Allowing money laundering to take place sends a clear message to criminals: crime does pay, according to LexisNexis Risk Solutions. Drug trafficking, human trafficking, cybercrime, and terrorist financing are among the real-world human effects of failing to tackle money laundering across every part of the financial sector.

“Remember what we’re fighting for” is the message in a short video, produced to accompany three new reports that have been published by the legal, business, and risk intelligence company, under the banner ‘From the Frontline: Money Laundering Exposed’.

In the first, The UK’s Fight Against Money Laundering, produced in partnership with the Economist Intelligence Unit (EIU), LexisNexis has surveyed more than 200 professionals on the anti-money-laundering (AML) frontline to explore the barriers to combating illicit finance.

The report identifies an “internal culture of complacency” in the gambling sector as the biggest single problem facing AML professionals in the UK.

“The threat money laundering poses to the gambling sector is very real, and this fact is clearly recognised by those working within it too,” said Michael Harris, Director of Financial Crime Compliance and Reputational Risk at LexisNexis Risk Solutions.

“The industry needs to take urgent steps to address this growing threat by ensuring that customer due diligence checks are conducted before allowing any gambling activity to begin, and, given the rise in online gambling, should consider embracing digital know your customer [KYC] technologies.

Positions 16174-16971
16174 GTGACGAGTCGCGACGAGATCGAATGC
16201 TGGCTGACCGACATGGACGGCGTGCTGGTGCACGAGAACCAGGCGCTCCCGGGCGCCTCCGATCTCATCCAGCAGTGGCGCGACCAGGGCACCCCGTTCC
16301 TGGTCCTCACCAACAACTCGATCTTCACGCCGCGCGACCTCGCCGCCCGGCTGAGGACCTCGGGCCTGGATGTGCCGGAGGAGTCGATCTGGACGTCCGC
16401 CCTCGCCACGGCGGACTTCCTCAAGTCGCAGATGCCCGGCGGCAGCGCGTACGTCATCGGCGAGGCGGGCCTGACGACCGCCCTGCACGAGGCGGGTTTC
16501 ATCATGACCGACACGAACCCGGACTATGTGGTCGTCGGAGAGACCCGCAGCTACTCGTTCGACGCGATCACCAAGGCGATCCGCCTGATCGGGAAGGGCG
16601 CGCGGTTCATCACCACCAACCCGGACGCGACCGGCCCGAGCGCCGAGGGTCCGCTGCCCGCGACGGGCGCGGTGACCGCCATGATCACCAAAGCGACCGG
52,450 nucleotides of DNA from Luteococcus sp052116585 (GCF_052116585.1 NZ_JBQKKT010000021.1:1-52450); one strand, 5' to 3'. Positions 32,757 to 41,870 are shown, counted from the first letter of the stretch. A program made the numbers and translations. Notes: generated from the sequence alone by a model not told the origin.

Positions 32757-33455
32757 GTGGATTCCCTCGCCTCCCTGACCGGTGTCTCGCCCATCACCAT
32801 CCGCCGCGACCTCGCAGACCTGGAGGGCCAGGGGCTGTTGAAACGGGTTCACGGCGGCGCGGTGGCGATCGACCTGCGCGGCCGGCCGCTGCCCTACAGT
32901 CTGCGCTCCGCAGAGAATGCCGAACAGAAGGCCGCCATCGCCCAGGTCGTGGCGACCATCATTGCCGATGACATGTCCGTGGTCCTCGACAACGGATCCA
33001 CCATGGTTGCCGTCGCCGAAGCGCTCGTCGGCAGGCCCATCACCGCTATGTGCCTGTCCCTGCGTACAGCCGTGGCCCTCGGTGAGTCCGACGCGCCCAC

“This, along with training those teams dealing with customers on the frontline to spot money laundering red flags and adopt a risk-based approach, gives gambling operators the best chance of fighting financial crime and meeting their legal obligations.”

The report also found that just under 42 percent of AML professionals believe that current UK regulations are only “somewhat effective” in fighting financial crime.

In the second report, FinTechs vs Money Laundering, over 60 AML professionals from the digital finance sector share their perspectives on putting AML controls at the heart of their businesses, without “the burden of complex legacy systems”.

Both reports find that cross-industry and stakeholder collaboration is critical to combating criminal finance within the industry.

The third report, ‘Facing the Threat’ presents a series of insights from UK AML experts in both the private and public sectors, identifying the barriers to information sharing. The report sets out what the respondents believe are conflicting legislative demands, along with a series of recommendations for improving Suspicious Activities Reports (SARs).

All three reports are available here.

Last month, the Law Commission recommended a number of changes to the UK’s SARs regime, saying that policymakers need to create standardised forms for financial companies to use and establish an advisory board to monitor emerging money laundering threats.

The Commission believes that authorities are collecting reams of information that is often of little use to the police and other agencies, leading to hundreds of thousands of SARs but few successful actions.

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